Brown Pushes Working Families Tax Relief Act, as Reports Show Income Inequality on the Rise

ICYMI: Recent Washington Post & Columbus Dispatch Reports Show Growing Income Gap in Ohio and Across the Country; Sen. Brown’s Working Families Tax Relief Act would Put Money back in Pockets of Hardworking Americans

WASHINGTON, D.C. – In case you missed it, recent reports from the Washington Post and Columbus Dispatch have shown that income inequality is on the rise in Ohio and across the country. The Washington Post reported last week that income inequality in America is at the highest it’s been since the Census Bureau started tracking income inequality data in 1967. According to the Post, the separation between the rich and poor is at a five-decade high, despite recent reports of economic growth in the U.S. The Columbus Dispatch also reported last week that while Ohio’s median household income increased slightly last year, the divide between white and black households continued growing.

These reports show something must be done to reduce the growing gap in income inequality. U.S. Senator Sherrod Brown (D-OH) is continuing to take action and push his Working Families Tax Relief Act, which would cut taxes for workers and families by expanding the Earned Income Tax Credit (EITC) and Child Tax Credit (CTC).

“All across the country, families are working harder than ever but have less and less to show for it. Corporate profits have soared, executive compensation has exploded, but wages are flat. Meanwhile the cost of everything from healthcare to education and housing is up,” said Brown. “Our bill would help put more money back in the pockets of working families and set children up for future success.”

Brown introduced legislation earlier this year to help bridge the gap in income inequality and put more money back into the pockets of workers and families. The EITC and CTC are two of the most effective tools we have to put money in the pockets of working people and pull children out of poverty. The Working Families Tax Relief Act would also allow workers to draw a $500 advance payment on their EITC so that families aren’t forced to turn to predatory payday lenders when the car breaks down or other unexpected expenses come up.  Payday loans are generally made to individuals who are working and often eligible for the EITC. The average payday loan is about $375. 

Read more about Brown’s Working Families Tax Relief Act here.

 A Center on Budget and Policy Priorities (CBPP) report found Brown’s legislation would benefit over 8 million women of color, including more than one-third of Black, Latina, and Native American women.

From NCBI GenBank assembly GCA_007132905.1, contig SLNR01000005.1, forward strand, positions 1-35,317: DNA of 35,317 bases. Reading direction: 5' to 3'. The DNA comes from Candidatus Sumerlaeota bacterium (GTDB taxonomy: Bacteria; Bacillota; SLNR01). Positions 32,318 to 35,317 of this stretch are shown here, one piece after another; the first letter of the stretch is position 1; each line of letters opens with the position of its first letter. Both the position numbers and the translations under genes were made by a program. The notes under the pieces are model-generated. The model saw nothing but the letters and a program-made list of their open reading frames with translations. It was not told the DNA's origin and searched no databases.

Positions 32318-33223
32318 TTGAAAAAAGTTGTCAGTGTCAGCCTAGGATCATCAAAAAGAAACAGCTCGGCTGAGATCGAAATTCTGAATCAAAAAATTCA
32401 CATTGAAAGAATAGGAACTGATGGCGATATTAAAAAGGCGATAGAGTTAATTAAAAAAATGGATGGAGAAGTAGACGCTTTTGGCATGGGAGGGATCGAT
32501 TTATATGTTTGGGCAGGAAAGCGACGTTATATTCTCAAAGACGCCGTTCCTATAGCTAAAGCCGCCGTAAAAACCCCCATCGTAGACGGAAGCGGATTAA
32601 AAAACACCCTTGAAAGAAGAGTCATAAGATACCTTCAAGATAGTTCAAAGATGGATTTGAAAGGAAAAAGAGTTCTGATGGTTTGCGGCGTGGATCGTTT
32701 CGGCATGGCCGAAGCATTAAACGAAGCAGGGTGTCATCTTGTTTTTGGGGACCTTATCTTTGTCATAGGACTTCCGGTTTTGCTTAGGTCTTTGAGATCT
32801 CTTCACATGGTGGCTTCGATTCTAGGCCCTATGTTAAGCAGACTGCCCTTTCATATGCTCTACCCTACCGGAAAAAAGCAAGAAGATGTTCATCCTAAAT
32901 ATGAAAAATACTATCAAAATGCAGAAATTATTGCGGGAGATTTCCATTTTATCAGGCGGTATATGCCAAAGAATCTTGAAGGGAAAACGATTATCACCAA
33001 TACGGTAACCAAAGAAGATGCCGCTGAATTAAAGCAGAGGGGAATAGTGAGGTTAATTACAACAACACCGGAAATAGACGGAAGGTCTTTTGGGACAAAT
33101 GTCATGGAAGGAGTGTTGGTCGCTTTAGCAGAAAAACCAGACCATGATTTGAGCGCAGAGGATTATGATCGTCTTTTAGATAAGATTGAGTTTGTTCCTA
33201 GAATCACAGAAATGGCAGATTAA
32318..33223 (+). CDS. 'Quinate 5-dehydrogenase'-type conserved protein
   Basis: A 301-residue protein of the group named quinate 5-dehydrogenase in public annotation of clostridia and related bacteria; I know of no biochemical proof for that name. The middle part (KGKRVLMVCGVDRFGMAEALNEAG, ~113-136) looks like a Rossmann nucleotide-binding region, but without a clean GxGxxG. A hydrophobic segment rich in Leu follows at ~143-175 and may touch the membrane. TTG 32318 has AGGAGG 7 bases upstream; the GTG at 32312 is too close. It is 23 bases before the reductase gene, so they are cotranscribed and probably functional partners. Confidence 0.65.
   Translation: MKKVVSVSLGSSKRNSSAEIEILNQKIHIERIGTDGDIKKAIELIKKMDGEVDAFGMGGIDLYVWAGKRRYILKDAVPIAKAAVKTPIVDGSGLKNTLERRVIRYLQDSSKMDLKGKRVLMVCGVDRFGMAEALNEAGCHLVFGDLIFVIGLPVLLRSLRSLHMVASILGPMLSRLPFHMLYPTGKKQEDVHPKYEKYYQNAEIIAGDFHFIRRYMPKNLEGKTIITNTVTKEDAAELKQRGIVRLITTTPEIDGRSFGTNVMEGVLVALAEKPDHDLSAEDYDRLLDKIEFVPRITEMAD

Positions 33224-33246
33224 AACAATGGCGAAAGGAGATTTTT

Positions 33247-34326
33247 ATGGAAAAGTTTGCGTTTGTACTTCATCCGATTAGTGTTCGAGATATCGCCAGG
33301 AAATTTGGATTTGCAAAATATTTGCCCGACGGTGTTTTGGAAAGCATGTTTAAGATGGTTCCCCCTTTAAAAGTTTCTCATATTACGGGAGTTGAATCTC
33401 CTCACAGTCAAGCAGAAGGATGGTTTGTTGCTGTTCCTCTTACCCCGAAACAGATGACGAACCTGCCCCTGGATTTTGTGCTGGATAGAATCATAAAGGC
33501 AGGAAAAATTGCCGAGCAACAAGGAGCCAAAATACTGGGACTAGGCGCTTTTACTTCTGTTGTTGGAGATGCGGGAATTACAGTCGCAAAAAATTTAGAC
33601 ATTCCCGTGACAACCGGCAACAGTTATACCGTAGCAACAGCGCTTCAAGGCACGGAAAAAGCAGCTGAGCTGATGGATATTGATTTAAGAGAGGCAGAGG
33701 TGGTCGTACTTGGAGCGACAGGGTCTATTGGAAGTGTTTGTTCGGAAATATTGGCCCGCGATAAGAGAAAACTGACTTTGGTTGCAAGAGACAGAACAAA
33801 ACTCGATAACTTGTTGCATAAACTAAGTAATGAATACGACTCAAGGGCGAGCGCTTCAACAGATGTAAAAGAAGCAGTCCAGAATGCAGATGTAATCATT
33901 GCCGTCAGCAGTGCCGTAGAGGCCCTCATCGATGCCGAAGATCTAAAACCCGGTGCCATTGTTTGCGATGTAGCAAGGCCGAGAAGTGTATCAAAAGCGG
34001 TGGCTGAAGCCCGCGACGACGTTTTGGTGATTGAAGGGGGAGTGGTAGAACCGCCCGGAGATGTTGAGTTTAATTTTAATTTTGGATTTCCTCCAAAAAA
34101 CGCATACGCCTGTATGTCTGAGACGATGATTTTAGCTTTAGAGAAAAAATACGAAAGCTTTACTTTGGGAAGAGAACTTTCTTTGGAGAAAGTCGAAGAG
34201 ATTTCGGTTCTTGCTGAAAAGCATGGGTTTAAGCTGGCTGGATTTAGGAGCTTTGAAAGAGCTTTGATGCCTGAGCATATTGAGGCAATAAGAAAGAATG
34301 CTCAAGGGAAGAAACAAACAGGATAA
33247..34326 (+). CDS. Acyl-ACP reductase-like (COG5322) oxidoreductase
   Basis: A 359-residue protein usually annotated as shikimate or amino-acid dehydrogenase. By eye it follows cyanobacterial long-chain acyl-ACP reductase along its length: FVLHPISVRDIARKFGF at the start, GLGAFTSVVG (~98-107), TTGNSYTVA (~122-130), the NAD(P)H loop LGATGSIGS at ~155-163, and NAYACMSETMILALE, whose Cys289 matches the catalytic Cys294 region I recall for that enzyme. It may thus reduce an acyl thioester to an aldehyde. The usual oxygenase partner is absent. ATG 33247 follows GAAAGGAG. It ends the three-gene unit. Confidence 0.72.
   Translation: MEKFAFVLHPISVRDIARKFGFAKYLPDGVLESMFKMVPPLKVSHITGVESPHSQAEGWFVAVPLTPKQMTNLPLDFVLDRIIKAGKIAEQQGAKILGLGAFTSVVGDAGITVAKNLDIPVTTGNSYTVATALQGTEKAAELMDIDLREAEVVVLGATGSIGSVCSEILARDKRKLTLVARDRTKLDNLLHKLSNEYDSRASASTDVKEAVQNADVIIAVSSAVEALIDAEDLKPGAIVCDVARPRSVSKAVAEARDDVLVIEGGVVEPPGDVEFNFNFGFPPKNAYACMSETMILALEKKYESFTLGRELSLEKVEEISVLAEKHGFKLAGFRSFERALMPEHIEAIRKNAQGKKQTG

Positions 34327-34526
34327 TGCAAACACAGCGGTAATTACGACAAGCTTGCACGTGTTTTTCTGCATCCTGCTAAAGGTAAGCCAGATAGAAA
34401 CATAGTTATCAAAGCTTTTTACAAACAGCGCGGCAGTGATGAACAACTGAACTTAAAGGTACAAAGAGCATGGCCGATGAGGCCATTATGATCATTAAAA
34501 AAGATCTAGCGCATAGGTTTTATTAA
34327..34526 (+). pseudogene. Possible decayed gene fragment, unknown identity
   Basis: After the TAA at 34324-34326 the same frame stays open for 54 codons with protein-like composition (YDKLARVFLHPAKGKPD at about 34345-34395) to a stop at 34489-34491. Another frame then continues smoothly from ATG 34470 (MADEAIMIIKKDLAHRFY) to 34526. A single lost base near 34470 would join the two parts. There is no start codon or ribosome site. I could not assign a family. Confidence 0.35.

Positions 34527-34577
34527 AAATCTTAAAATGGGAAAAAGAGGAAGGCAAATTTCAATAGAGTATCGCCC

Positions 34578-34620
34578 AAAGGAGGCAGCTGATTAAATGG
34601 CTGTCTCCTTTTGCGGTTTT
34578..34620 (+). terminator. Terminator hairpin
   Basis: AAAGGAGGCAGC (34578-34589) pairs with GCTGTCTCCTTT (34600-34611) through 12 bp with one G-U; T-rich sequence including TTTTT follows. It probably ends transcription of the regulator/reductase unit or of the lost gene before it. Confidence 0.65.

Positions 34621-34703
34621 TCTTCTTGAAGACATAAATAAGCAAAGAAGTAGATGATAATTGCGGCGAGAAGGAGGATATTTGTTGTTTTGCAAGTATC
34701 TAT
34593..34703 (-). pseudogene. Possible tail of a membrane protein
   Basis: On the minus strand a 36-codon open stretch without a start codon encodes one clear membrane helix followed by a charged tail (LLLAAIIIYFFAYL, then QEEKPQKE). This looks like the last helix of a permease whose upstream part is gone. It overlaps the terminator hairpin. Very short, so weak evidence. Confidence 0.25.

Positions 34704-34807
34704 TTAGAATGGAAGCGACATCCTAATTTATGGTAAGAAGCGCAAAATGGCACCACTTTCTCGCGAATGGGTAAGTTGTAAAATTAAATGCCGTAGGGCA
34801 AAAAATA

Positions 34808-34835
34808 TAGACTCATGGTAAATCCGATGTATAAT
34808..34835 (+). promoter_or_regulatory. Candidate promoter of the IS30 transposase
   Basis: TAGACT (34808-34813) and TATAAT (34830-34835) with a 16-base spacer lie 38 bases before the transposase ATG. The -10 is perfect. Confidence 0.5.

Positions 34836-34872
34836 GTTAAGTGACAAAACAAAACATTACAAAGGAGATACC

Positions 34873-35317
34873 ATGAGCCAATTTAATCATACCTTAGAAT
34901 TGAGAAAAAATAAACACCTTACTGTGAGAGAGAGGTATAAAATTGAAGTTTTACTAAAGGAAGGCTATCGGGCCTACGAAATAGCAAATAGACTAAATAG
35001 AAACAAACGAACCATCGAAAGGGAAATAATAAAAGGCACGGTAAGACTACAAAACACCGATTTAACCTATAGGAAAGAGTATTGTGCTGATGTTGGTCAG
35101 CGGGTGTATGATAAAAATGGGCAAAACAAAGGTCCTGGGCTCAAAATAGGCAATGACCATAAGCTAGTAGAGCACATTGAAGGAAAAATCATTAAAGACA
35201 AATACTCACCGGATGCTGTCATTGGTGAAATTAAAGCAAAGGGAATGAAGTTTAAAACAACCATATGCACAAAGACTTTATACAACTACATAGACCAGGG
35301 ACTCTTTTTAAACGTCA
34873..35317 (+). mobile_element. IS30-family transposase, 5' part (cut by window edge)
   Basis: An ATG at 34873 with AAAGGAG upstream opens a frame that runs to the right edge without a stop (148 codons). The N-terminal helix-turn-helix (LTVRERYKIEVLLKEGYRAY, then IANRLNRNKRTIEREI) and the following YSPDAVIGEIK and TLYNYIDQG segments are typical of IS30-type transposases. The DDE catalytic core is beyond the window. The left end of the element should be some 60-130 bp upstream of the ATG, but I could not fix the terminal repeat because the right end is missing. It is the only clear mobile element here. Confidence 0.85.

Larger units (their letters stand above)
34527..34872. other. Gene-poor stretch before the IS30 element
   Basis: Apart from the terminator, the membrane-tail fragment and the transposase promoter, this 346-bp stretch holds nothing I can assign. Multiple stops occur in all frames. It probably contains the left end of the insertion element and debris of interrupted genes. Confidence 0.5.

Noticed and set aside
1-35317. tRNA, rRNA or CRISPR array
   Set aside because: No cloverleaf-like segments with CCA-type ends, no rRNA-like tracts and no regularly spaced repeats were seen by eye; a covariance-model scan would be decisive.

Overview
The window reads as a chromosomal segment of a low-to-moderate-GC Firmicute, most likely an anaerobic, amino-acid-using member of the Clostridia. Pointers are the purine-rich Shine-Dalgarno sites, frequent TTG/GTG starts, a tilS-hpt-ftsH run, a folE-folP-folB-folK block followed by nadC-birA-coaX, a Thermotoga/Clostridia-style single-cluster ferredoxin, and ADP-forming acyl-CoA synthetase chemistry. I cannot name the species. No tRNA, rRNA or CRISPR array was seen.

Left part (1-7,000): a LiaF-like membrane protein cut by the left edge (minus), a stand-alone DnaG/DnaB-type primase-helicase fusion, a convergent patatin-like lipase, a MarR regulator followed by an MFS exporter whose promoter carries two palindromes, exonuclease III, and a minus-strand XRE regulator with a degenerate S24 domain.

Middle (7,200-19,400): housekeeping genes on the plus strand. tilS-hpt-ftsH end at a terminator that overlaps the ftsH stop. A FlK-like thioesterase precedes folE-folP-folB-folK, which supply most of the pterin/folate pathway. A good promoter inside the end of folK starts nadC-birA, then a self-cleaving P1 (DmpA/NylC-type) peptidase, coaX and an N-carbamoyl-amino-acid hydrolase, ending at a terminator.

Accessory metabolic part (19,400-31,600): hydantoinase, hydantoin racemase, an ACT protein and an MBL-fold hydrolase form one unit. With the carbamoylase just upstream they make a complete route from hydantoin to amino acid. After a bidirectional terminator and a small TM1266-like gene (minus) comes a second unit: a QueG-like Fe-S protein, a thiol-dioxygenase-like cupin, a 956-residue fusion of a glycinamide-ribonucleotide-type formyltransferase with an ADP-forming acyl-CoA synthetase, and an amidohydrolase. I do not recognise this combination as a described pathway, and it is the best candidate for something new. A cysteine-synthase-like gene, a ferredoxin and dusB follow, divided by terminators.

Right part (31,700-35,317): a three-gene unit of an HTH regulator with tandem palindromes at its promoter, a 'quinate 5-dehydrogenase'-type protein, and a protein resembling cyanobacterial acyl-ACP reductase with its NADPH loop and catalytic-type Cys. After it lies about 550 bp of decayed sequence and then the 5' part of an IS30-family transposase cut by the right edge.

The Washington Post story can be found here and below:

Washington Post: Income inequality in America is the highest it’s been since Census Bureau started tracking it, data shows 

By: Taylor Telford

September 26, 2019

Income inequality in the United States has hit its highest level since the Census Bureau started tracking it more than five decades ago, according to data released Thursday, even as the nation’s poverty and unemployment rates are at historic lows.

The gulf is starkest in wealthy regions along both coasts such as New York, Connecticut, California and Washington, D.C., as well as in areas with widespread poverty, such as Puerto Rico and Louisiana. Equality was highest in Utah, Alaska and Iowa.

And while the nation is in the midst of its longest economic expansion, nine states saw spikes in inequality from 2017 to 2018: Alabama, Arkansas, California, Kansas, Nebraska, New Hampshire, New Mexico, Texas and Virginia.

The Gini index measures wealth distribution across a population, with zero representing total equality and 1 representing total inequality, where all wealth is concentrated in a single household. The indicator has been rising steadily for several decades. When the Census Bureau began studying income inequality in 1967, the Gini index was 0.397. In 2018, it climbed to 0.485.

By comparison, no European nation had a score greater than 0.38 last year.

The federal minimum wage has stood at $7.25 for more than a decade. That’s one of the biggest reasons the gap between the rich and poor is widening, said Brielle Bryan, an assistant professor of sociology at Rice University.

“Inequality will go up as long as the people at the top of the tail are seeing their wealth increase,” Bryan said. “A booming economy means that people who have higher income and own capital are able to see continued higher returns on that.”

Recent economic gains by lower-income workers who have found jobs and benefited from minimum-wage increases in many states haven’t made up for the long-running trend of the wealthy seeing far larger income growth than middle- or lower-income earners. The number of families earning $15,000 or less has fallen since 2007, according to the latest census data, while the number of households bringing in $250,000 a year or more has grown more than 15 percent.

Though the gap between the richest and poorest expanded, the nation’s median household income topped $63,000 for the first time. However, after adjusting for inflation, it’s roughly the same as it was 20 years ago.

The persistent rise in inequality has become a central topic in the 2020 presidential race, with candidates like Bernie Sanders and Elizabeth Warren calling for a wealth tax. This week, Sanders unveiled a proposal that would impose a tax as high as 8 percent on the ultrawealthy, raising $4.35 trillion over a decade, according to an analysis by economists who consulted with the Warren and Sanders campaigns.